jan kalab

23rd street

jan kalab    23rd street

source: jankalab
When Jan Kaláb was born in 1978 in Czechoslovakia, graffiti was not to be seen in the Eastern World. In the nineties, as the country was opening itself to western influences, he became one of the pioneer of the local scene, and founded an iconic crew, the DSK. Sleepless nights around train yards, light tubes at police stations and above all hard work on his style: he went through all the classical steps of a writer’s career. Through Europe, he made a name for himself as Cakes. Next step to the Hall of fame: New York, where he made a big impression by painting whole cars in 2000, alongside with Key and Rome. Around the same time, he found a new way to push his own limits and challenge himself: 3-D Graffiti. Under the name of Point, he sculpted huge abstracts letters he chose to put in the streets and on the walls. The highest the better. This was another form of graffiti, in daylight, and without a spray, but truthful to the spirit of competition and innovation of the urban scene. Those sculptures lead him to abstraction, a path he’s been exploring through canvas from 2007, using acrylic painting and brushes. In the meantime, this admirer of Kupka graduated from the Academy of fine Arts of Prague – becoming the first Czech writer to do so. Jan Kaláb had his first solo exhibition in 2008 in Prague. Others solos took place in Romania, Argentina, Germania or in the United States. With time, his forms became more and more geometric. He used colourful squares and circles as an obsessive vocabulary for infinite variations around depth, time, and motion. Playing with circles conveyed organic imperfection and swing into his work. Dynamic is also crucial in his recent experiments, when he took pictures of some of his paintings in the streets of New York or other cities. The project became a social one when he realised he needed help from strangers to carry the canvas. This is no surprise, since collective energy is crucial in his creative process. The artist is very invested in collective events. He’s the co-creator of a highly dynamic cultural space in Prague, called Trafačka. More than 160 exhibitions took place there from the opening in 2006 till the closure in 2015. On his own or collectively, the motto is the same: always getting higher, always inventing new forms – a tribute to the soul of graffiti.
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source: kathleenloe
Running through the late night streets of Prague in the early 1990’s, Jan Kaláb and his contemporaries tagged the walls of their 11th century city. Fifteen-year-old boys and cans of spray paint exhibiting similar states of ‘contents under pressure’, they were frequently arrested. Born in 1978, Kaláb was part of the second generation of graffiti writers in the Czech Republic. The Velvet Revolution of 1989 had opened borders and allowed the exchange of culture at the perfect time for Jan to be coming of age as an artist. In 1994 and 1995 he travelled first to Berlin, only three-plus hours away, to visit graffiti shops and then more widely in Europe, South America, and the U.S. New York held a particular weight in the world of street art with its hip-hop culture and infamously tagged subway cars from the 70’s and 80’s. Jan and his friends made a pilgrimage of sorts to New York with the mission of tagging their own subway car, inserting themselves into the history of that celebrated subculture.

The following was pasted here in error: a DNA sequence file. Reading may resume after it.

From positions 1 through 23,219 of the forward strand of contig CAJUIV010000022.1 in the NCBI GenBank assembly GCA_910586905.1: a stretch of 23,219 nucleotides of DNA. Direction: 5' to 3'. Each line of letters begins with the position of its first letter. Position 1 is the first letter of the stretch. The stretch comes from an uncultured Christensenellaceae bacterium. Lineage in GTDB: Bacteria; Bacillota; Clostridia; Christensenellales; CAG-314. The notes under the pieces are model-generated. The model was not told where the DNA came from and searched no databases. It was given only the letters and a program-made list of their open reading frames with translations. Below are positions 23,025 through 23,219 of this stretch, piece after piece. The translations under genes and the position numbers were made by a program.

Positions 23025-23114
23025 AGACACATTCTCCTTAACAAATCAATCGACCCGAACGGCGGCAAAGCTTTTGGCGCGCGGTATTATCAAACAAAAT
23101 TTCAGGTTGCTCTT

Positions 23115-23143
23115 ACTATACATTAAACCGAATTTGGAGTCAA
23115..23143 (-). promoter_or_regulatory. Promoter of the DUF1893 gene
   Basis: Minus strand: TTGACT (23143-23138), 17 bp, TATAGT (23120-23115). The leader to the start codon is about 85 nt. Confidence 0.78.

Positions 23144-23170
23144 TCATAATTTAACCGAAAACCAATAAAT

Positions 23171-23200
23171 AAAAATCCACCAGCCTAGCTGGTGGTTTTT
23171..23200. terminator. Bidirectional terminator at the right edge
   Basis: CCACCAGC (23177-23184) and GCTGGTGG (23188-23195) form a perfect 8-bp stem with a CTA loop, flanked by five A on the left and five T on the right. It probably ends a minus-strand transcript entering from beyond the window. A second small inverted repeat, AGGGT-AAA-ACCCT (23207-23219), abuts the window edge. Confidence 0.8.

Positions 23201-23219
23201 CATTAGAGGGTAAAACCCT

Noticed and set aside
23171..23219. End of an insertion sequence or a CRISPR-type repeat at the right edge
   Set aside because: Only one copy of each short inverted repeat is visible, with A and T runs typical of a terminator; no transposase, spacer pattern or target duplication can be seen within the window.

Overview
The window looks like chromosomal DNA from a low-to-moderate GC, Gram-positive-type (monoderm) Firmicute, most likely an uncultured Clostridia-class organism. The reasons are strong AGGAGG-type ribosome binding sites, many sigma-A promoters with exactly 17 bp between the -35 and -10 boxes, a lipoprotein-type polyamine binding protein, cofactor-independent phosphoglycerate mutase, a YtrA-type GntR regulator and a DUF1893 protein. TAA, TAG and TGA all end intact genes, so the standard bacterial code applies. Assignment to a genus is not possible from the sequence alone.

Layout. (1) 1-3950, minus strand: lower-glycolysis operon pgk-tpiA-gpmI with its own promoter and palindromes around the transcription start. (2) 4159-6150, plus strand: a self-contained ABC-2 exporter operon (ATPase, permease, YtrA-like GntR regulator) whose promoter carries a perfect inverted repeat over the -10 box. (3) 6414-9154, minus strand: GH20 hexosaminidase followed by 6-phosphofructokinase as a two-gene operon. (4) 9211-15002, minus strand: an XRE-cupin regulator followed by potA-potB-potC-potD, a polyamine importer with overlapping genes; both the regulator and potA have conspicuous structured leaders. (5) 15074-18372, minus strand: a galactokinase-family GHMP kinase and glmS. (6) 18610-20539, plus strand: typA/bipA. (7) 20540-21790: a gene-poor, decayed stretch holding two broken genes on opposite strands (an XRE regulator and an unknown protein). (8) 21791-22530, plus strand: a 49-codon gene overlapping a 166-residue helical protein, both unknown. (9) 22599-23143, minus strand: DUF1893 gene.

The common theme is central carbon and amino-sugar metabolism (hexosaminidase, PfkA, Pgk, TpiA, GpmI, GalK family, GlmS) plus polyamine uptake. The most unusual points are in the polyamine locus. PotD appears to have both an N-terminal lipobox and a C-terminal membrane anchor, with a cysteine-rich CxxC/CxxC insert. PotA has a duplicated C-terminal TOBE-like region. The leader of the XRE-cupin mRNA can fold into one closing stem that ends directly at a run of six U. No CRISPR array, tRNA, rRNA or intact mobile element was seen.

Jan adopted the Czech words SPLESH and CAK as his tags. Wanting a longer form to work with, he added an E, then an S to CAK, not aware of the English meaning. Post-translation, CAKES was a bit of a disappointment, the artist admits, but he kept the tag both for continuity and the pleasure in painting those specific letters. In 2002, Kaláb was expanding the relationship of form to content via graffiti writing as he entered the Fine Arts Academy, Prague’s oldest and most prestigious graduate school. The malleable shapes of the letters were suggesting color, scale and line quality. He developed 3D graffiti sculptures with the more suggestively volumetric letters of the word POINT and tucked them on the outside of buildings around the school, like a synthetic cubist Andy Goldsworthy.

Jan’s greatest influence has been Frantisek Kupka, the pioneer Czech painter and co-founder of the early phases of the abstract art movement in Europe. Unlike U.S. graffiti icons Keith Haring and Basquiat, Jan’s work matured toward formal intricacies rather than activism. Kaláb compares his gradual progression from street art to a studio practice to a scientist’s investigative methodology. Each new compositional approach to the interconnectedness of letter forms moved him father away from writing and closer to non-representational abstraction. A transitional project around 2005 involved painting small rocks from the street in bright colors and replacing them in the spaces where pavement was missing. This expanded to painting large areas of color on the city sidewalks in quasi-geometric shapes formed by cracks and stains in the pavement. Kaláb photographed these scenes and reproduced them as black and white Xeroxes onto which he re-painted the colored interventions. The Xeroxes were exhibited much the way Earthworks sculptors produced artsy photographic documentation aimed at the larger viewing audience of galleries and museums.

Moving the work into gallery spaces presented several new aesthetic issues. The scale, speed, and graphic invention of guerilla graffiti were the foundation for his current refined and complex abstractions. However, graffiti writing on canvas made no sense in the absence of the found urban setting. Without that expansive environmental context he was forced to invent pictorial space. The world of the painting now stopped at the edge of the canvas. Kaláb continued the mural scale, working as large as his studio constraints would allow.

In 2014 he created a project that returned him to art in the streets of New York City. After making a series of minimalist paintings on canvas between 3 and four feet wide, he transported them one at a time on the subway from his Brooklyn studio to a location in Manhattan. He would convince a selected stranger to hold a painting in the middle of the avenue for a photograph. Sometimes this took ten minutes, sometimes two hours, to find the right, and willing, collaborator. This temporary presenter’s legs and shoes along with the amount of the city captured in the frame finished the piece. The photographs of people holding paintings in the streets were exhibited in a pop-up show on the Lower East Side he called Art In Public.